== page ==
Really serious movie people, like the kinds who write for newspapers and magazines and want to be taken really really seriously when it comes to opinions on movies (which they would of course refer to as “films”, or “cinema”), usually prefer movies that are serious so they can talk about them in a serious way and demonstrate how serious they are. If you take a look at the yearly top ten lists for most critics, they’ll be comprised of many serious dramas. I’m guilty of this. It’s understandable why these movies can be divisive. Opinions naturally split on whether a dramatic movie works or not. The same is true of comedies, perhaps even more so, because comedy is often an even more particularly subjective experience. People differ on comedic takes rather strongly. And yet there are some movies that seem to be impossible to dislike. They have a spirit of general enjoyment, a tone of happiness that is overwhelming, though not to the point of being suffocating. There are lots of movies that try too hard to be cheery, and that can be annoying, so it should not be discounted just how difficult it is to pull off a truly happy, universally-appealing movie. But there are a number to draw from, that frequently end up in people’s lists of all-time faves. Here is a list of 8 happy movies that I have yet to hear complaints about, except from angry people who genuinely hate life and detest joy.
These are all things I thought before I saw it, but then Jean Dujardin smiled at me. And damnit if I didn’t lose all sense in that moment. It’s like that moment in Ratatouille when the food critic tastes his meal and all of a sudden he’s a little boy who had fallen off his bike. Reality melts away and you’re left with a dumb grin on your face and all you can think about is why can’t everything be this happy all the time.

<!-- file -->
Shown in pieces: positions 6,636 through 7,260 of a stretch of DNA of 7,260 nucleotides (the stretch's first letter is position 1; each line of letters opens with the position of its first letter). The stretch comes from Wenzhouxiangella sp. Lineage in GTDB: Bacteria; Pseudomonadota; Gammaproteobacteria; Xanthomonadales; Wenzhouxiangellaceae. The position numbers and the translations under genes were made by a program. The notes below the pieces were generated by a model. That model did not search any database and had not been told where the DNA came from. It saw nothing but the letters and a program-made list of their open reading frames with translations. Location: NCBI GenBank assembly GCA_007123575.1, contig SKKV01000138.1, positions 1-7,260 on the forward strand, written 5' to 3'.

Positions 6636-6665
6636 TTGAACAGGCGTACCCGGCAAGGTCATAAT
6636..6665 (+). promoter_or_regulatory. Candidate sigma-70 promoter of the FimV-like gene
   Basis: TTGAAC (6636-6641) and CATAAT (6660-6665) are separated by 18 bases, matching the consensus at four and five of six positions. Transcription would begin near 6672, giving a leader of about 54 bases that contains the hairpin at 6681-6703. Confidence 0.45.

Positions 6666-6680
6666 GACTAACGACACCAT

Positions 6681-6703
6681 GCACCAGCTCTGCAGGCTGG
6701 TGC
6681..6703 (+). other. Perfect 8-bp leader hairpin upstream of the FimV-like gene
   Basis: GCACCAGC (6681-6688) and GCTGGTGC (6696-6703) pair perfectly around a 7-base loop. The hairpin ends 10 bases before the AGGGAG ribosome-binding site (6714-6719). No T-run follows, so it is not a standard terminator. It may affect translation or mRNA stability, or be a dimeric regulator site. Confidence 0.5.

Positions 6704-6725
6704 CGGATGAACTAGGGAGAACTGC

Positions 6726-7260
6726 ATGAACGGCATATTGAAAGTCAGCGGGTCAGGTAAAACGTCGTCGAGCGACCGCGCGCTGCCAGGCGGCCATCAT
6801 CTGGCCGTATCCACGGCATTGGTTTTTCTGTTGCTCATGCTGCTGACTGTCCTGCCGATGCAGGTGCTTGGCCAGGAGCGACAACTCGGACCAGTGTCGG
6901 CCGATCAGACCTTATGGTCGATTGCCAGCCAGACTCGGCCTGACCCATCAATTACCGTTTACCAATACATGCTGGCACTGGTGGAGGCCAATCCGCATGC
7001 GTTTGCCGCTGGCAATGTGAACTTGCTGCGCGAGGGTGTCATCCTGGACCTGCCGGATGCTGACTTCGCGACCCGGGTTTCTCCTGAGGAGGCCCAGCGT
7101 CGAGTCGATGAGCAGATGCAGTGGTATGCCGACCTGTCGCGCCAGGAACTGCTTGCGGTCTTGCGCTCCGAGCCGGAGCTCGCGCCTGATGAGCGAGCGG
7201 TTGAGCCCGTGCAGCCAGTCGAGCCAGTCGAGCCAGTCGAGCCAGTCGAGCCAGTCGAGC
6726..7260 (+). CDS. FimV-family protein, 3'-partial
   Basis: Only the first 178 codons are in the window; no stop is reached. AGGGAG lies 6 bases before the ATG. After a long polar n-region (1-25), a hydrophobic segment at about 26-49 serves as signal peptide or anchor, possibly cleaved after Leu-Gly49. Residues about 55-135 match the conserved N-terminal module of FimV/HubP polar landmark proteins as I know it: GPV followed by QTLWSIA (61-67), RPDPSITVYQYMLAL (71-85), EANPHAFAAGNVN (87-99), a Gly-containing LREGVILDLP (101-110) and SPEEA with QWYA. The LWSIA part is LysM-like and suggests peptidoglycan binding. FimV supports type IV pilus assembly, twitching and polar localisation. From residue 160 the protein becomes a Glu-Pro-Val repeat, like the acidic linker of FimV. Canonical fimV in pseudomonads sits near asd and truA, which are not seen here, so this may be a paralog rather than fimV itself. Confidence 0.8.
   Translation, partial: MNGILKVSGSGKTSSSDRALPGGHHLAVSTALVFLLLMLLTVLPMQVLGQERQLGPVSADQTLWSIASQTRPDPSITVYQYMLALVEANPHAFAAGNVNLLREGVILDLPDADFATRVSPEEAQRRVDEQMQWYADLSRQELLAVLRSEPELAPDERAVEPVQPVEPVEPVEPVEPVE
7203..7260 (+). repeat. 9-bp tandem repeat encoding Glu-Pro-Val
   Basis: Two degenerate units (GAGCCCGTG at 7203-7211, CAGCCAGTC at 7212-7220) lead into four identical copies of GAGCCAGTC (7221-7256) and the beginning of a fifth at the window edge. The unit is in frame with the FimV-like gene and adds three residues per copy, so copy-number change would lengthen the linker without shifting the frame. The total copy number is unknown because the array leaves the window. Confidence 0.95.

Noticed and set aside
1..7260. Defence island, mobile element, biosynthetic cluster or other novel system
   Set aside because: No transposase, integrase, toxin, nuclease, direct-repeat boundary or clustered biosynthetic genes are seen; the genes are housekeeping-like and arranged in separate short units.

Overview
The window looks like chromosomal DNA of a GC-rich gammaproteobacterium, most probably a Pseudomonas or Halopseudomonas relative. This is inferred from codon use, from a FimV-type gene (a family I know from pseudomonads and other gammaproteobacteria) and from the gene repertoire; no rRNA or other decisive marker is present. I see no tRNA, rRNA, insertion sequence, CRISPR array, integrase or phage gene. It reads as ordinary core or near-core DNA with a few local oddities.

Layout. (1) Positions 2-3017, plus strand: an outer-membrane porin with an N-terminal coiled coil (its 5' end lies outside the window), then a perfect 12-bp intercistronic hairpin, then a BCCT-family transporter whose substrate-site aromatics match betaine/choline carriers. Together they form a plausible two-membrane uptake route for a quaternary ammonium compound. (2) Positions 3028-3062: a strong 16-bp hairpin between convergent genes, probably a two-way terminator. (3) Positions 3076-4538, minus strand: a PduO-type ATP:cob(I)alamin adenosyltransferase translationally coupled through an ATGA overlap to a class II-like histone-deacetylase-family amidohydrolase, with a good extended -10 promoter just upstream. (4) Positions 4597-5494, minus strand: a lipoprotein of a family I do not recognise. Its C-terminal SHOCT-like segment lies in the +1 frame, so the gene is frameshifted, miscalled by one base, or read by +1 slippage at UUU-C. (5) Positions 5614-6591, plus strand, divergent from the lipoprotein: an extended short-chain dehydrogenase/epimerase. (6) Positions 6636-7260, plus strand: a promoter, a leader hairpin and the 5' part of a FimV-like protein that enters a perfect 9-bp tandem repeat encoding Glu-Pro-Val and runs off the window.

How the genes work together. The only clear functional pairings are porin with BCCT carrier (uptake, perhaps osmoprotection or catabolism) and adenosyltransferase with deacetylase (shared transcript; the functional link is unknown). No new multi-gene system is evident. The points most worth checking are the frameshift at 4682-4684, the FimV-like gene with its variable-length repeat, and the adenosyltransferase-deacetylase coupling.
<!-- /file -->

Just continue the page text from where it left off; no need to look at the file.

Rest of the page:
Everyone Says I Love You
Singin' in the Rain
I feel like one scene sort of sums up the whole movie. A diction coach is teaching the Gene Kelly character proper enunciation by repeating the phrase “Moses supposes his toeses are roses which Moses supposes erroneously.” Donald O’Connor arrives and they decide, as one does, to ridicule the teacher by turning the silly phrases into a rhythmic song, and then proceed to dance like crazy people. It’s glorious. That’s pretty much what the whole movie is like, and I can’t imagine a person responding to it with anything but, for lack of a better word, glee.
Happy Go Lucky
She’s instead an incredibly savvy, people-smart person who has made a conscious choice to try to maintain positivity and give people the benefit of the doubt. We expect her to be naive but she’s anything but. So she eventually wins us over with her good spirits and humor, but this little wrench thrown in by writer-director Mike Leigh actually makes her extremely admirable. This is one that requires a little more patience but the payoff is worthwhile.
Happy movies like Happy-Go-Lucky, which goes a bit dark but then returns to the light, are underrated. They’re also more than mere escapism, which today tends to rely more on awesomeness and overwhelming action instead of simple but strong enjoyment. It also takes more than a Disney sensibility where the cute supplants the smart and the fun suffers. It would be great to see more movies that are both happy and serious, because these are not antithetical concepts, get recognized for their quality and appeal as broad works that can still be just really good.